• Marcus Kowal

Breaking a foot vs Breaking a streak

On January 1st, 2020, I started my run streak. My goal was to run every single day for the year. The run had to be a minimum of 1 mile to count. I had actually started a run streak in November but I had missed a day on the 27th of December, so I decided that starting on January 1st with the goal to run every day for a year. At the same time, an old friend of mine, Peter Dabrowski, challenged me to run 1,000 (622 miles). So I started running. I ran early, I ran late, I ran fast, I ran slow, I ran long distances and I ran short distances but I ran every single day and never less than a mile. On September 6th, when we were going to run a marathon for Heroes and Horses and Liam's Life Foundation, was going to be my 250th day of running. I knew I was approaching the 1,000 kilometres and I had decided that I was going to pick it up a little and try to go for 1,500 km instead, before the end of the year. To be honest, I was overlooking the marathon a bit, since it was "only" 26.2 miles and we weren't trying to break any records. So when I was playing some table tennis the day before, I didn't think too much of it, until I threw myself after a ball and managed to hurt my foot. I knew it wasn't great but I didn't know how bad I had hurt it at the time but as the day progressed, I realised it was worse than I thought. When going to bed that night, I was hoping that I was going to wake up the next morning with my foot miraculously not hurting. That wasn't the case. I took some ibroprufen and was hoping that the pain would go away after a few miles. It did not. Every step of every mile, my foot was throbbing but I settled into it and was ok with it. In fact, I even thought I was going to be able to get about a 4.15 time. Then, at around mile 16, the pain shifted and became very sharp, almost as if someone was sticking a knife into it. Between mile 16 and mile 19, I was doing some running, some hobbling and some walking. After mile 19, I could only walk and then, just limp my way back for the last 7.2 miles. It was also on a record breaking heat that day, with the highs of 111 degrees Farenheit (43 degrees Celsius), according to Accuweather.com. The pain in the foot and the heat made for a lot of swear words. BUT, those days are important too, because those days you train your mental resilience; your grit. Mental strength isn't trained when things are easy! I also want to give a special shoutout to Terrion Ware, who stayed with me for those 7 miles (I can't have been much fun). Here's a quick summary of the run:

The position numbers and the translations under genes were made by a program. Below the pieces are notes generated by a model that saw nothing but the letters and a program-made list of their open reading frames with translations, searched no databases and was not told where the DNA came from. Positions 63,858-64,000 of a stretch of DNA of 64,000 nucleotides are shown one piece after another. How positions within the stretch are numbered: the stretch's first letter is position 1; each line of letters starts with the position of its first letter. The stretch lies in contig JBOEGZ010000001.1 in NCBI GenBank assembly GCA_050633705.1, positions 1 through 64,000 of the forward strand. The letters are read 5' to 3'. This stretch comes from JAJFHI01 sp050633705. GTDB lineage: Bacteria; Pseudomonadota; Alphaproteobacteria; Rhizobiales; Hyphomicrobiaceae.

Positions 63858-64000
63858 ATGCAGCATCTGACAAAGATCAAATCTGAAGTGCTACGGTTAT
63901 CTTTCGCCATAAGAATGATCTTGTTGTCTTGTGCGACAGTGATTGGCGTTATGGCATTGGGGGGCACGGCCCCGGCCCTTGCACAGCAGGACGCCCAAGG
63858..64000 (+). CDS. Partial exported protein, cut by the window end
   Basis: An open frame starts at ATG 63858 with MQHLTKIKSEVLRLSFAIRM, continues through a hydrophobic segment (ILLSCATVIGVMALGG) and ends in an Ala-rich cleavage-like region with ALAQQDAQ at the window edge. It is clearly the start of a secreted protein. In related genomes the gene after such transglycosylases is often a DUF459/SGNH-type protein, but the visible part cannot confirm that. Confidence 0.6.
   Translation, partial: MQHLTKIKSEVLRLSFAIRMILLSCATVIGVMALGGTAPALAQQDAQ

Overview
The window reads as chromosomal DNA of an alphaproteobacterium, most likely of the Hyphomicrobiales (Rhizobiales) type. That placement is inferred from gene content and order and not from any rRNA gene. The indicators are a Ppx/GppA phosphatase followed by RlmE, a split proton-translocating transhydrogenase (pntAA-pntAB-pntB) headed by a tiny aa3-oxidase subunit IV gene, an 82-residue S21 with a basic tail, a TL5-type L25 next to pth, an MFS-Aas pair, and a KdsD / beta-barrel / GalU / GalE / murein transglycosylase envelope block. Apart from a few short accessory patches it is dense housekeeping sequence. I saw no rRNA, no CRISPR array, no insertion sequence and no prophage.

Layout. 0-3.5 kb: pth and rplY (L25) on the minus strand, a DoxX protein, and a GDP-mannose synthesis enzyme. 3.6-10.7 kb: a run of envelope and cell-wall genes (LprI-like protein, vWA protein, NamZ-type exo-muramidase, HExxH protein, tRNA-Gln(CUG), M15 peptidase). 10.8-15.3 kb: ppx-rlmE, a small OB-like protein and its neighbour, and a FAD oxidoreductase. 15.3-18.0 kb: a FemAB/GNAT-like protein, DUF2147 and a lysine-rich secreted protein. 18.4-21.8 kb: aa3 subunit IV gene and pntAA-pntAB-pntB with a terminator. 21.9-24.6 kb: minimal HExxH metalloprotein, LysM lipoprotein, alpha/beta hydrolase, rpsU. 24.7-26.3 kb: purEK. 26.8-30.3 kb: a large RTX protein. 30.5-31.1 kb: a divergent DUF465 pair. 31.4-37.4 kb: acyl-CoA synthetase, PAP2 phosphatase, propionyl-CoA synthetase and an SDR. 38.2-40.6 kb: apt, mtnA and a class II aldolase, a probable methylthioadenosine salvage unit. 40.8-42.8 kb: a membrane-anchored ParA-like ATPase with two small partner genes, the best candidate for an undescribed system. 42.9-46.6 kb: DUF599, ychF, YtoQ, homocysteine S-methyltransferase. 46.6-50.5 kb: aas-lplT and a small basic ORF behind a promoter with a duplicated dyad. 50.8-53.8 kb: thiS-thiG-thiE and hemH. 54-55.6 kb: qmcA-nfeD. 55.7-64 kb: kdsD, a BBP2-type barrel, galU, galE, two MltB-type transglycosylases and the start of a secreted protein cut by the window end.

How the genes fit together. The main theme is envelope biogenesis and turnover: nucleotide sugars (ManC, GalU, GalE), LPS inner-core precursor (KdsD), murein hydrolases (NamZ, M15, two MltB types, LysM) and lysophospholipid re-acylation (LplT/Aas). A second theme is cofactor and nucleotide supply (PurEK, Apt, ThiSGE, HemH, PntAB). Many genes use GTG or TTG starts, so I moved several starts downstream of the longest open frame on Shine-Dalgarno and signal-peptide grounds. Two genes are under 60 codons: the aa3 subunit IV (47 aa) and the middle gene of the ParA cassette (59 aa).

Still, it wasn't until I took off my shoe when I realised how bad it was: The foot was pretty discoloured and it was really swollen (towards the end of the run, we could see the swelling of the foot through the shoe). The next day, I went to urgent care to have what I had suspected confirmed: broken.




The next day, when I went out for a short 1 mile run, since I didn't want to break the streak. It wasn't pleasant. The following day, after speaking to some specialists, I realised I should probably let it rest, so that it can heal up, if I want to avoid issues in the future. So, I had to make the difficult decision to break the run streak. So, after 251 days straight of running, I had to stop. It's a little annoying too that I have only 6 miles (10K) to 1,000 km but once I heal up, I'll get the last few miles in.


In conclusion:

1. It hurt a lot more to break the streak than it did to break the foot.

2. Sometimes, listen to the doctor.

3. Don't play the lethal sport of table tennis!






10 views
FEATURED LINKS
FOLLOW
QUICK LINKS
  • YouTube
  • Instagram
  • Facebook
  • LinkedIn
  • Twitter

© Copyright 2020 Marcus Kowal

SUBSCRIBE

STC Logo 2015 copy.png